Researchers have gained insight from a new study into how environmental factors such as viruses could contribute to the development of type 1 diabetes (T1D) and other autoimmune conditions. The study found that a protein produced by a virus binds to different genes associated with seven autoimmune conditions including T1D.

Only about 5% of people with T1D risk genes go on to develop the disease. While we do not know exactly what causes T1D, researchers  have established it is a combination of genetics and environmental factors. Something in the environment is ‘switching on’ T1D genes in certain people. Viruses are one of many environmental factors under investigation for their role in T1D.

The researchers involved in this study work on the autoimmune disease lupus, where the immune system attacks skin, joints and other organs. They wanted to find out more about the links between lupus and one particular virus called Epstein Barr Virus (EBV). EBV is infamous for causing glandular fever, which affects 90% of people by the time they are 20. The EBV infects immune cells, and once infected, stays in the body for life.

The team developed a computer program to help them analyse existing genetic datasets and spot if the viral proteins bind in areas of the genome known to increase the risk for lupus, and they also investigated genes associated with other autoimmune conditions.

They found that the EPV produces a protein called EBNA2, and this EBNA2 protein was bound to genes associated with risk for lupus as well as T1D, multiple sclerosis, rheumatoid arthritis, inflammatory bowel disease, juvenile idiopathic arthritis and coeliac disease. EBNA2 was found associated with other proteins called transcription factors, which together changes how genes are controlled.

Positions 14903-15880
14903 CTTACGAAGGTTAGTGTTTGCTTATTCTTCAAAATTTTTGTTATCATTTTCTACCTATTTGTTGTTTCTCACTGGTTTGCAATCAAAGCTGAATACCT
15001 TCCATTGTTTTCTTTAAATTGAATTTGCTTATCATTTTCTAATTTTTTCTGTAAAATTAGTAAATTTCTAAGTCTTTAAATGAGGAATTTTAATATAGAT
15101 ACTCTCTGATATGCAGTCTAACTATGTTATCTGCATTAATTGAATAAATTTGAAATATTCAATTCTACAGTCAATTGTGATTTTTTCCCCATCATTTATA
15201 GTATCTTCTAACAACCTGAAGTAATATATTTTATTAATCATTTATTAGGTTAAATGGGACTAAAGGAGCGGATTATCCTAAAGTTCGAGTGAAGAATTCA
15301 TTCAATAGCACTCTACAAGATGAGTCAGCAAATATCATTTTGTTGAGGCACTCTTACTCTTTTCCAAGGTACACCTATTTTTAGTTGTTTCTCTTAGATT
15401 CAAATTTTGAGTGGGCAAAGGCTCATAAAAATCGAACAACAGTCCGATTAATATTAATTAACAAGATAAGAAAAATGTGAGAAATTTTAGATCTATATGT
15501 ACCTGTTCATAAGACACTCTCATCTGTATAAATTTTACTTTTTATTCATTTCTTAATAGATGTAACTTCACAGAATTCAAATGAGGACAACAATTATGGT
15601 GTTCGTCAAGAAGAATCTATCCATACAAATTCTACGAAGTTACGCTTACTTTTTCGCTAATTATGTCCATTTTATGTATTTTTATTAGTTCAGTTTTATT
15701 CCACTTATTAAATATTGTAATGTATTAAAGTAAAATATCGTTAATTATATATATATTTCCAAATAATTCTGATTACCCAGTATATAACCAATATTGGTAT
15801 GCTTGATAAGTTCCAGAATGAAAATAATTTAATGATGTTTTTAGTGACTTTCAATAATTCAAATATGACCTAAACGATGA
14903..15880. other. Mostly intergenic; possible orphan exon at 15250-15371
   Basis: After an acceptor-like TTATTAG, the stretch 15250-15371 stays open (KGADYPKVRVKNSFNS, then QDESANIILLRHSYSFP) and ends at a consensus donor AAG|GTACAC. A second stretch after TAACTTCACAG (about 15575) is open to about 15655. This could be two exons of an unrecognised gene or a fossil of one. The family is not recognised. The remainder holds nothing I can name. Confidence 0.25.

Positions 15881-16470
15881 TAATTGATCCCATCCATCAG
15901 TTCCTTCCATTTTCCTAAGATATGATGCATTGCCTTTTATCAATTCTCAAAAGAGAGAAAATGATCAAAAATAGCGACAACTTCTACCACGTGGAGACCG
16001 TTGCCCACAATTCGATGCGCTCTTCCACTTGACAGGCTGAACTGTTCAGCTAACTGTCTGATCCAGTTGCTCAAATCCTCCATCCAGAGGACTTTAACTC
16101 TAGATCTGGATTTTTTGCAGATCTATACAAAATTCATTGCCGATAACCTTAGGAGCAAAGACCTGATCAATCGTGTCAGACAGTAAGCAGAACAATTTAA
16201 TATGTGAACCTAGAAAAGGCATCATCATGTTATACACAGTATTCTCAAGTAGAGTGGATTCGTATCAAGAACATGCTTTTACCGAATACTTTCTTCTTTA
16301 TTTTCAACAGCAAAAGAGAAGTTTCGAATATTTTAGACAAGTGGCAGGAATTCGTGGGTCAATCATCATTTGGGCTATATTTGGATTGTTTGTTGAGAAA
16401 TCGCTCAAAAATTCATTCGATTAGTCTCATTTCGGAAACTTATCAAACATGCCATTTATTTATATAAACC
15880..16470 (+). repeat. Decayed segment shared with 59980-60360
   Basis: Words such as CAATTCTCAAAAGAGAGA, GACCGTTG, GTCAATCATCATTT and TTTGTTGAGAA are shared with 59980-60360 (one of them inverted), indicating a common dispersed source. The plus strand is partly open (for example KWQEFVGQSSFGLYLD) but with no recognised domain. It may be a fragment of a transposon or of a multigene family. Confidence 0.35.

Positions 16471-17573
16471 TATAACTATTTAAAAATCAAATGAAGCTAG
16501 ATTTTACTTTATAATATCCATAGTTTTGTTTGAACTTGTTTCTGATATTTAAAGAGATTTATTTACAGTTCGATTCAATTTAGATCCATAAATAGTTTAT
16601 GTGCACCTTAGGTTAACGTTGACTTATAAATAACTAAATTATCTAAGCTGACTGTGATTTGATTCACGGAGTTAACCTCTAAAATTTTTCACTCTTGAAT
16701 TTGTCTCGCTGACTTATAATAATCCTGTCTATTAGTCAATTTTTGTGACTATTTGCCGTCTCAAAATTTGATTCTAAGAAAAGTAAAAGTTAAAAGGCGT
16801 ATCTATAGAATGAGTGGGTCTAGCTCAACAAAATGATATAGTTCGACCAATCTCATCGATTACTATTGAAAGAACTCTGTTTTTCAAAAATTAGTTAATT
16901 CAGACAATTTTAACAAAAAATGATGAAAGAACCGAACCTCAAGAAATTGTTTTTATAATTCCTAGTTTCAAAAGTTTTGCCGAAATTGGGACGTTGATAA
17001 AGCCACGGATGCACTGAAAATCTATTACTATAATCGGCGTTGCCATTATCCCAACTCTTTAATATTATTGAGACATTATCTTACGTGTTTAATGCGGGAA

These findings indicate a possible mechanism for how exactly a virus, combined with genetic predisposition, could lead to the development of an autoimmune condition like T1D.

If certain viruses do trigger T1D, it is unlikely to be the whole picture. For example, they may only trigger T1D in people with one specific gene pattern, or, T1D may be triggered by a combination of environmental factors building up, such as viruses, gut bacteria and particular nutrients. We don’t know this yet.

Next, the research team are going to share the software they developed and make all of their data and results publicly available, which means researchers all over the world including T1D researchers can use the data to further their own research towards prevention of T1D and other autoimmune diseases.

What’s happening in Australia ?

There is some exciting JDRF-funded research in the environmental factors and prevention area in Australia. A few key projects across different states are broadening our understanding of the environmental factors linked to T1D.

In NSW,  Professor Maria Craig and her team are mapping out all viruses known to infect humans, to see which ones are definitively linked to T1D. Then, this information can be used to develop a vaccine.

The ENDIA study led by Professor Jenny Couper in SA is collecting information on a whole host of environmental factors such as viruses, bacteria, nutrition and growth in early life to find out which cause or protect against T1D. You can get involved in this study if you are expecting or have recently had a baby that will have a first-degree relative with T1D (mum, dad, sibling). To find out more head to their website.

Different teams across the country are specifically investigating gut bacteria links with T1D, including Future Research Leaders Dr Emma Hamilton-Williams in QLD and  Dr Eliana Marino in VIC (FRLP) as well as senior researcher Prof Len Harrison in VIC.

A common mechanism?

This research highlights how there might be a common mechanism between T1D and some autoimmune diseases – did you know that 25% of people with T1D also have one or more other autoimmune disease?  That means that research taking place for other autoimmune diseases could one day benefit people with T1D, and the research we fund into T1D could benefit the 5% of Australians living with an autoimmune disease.




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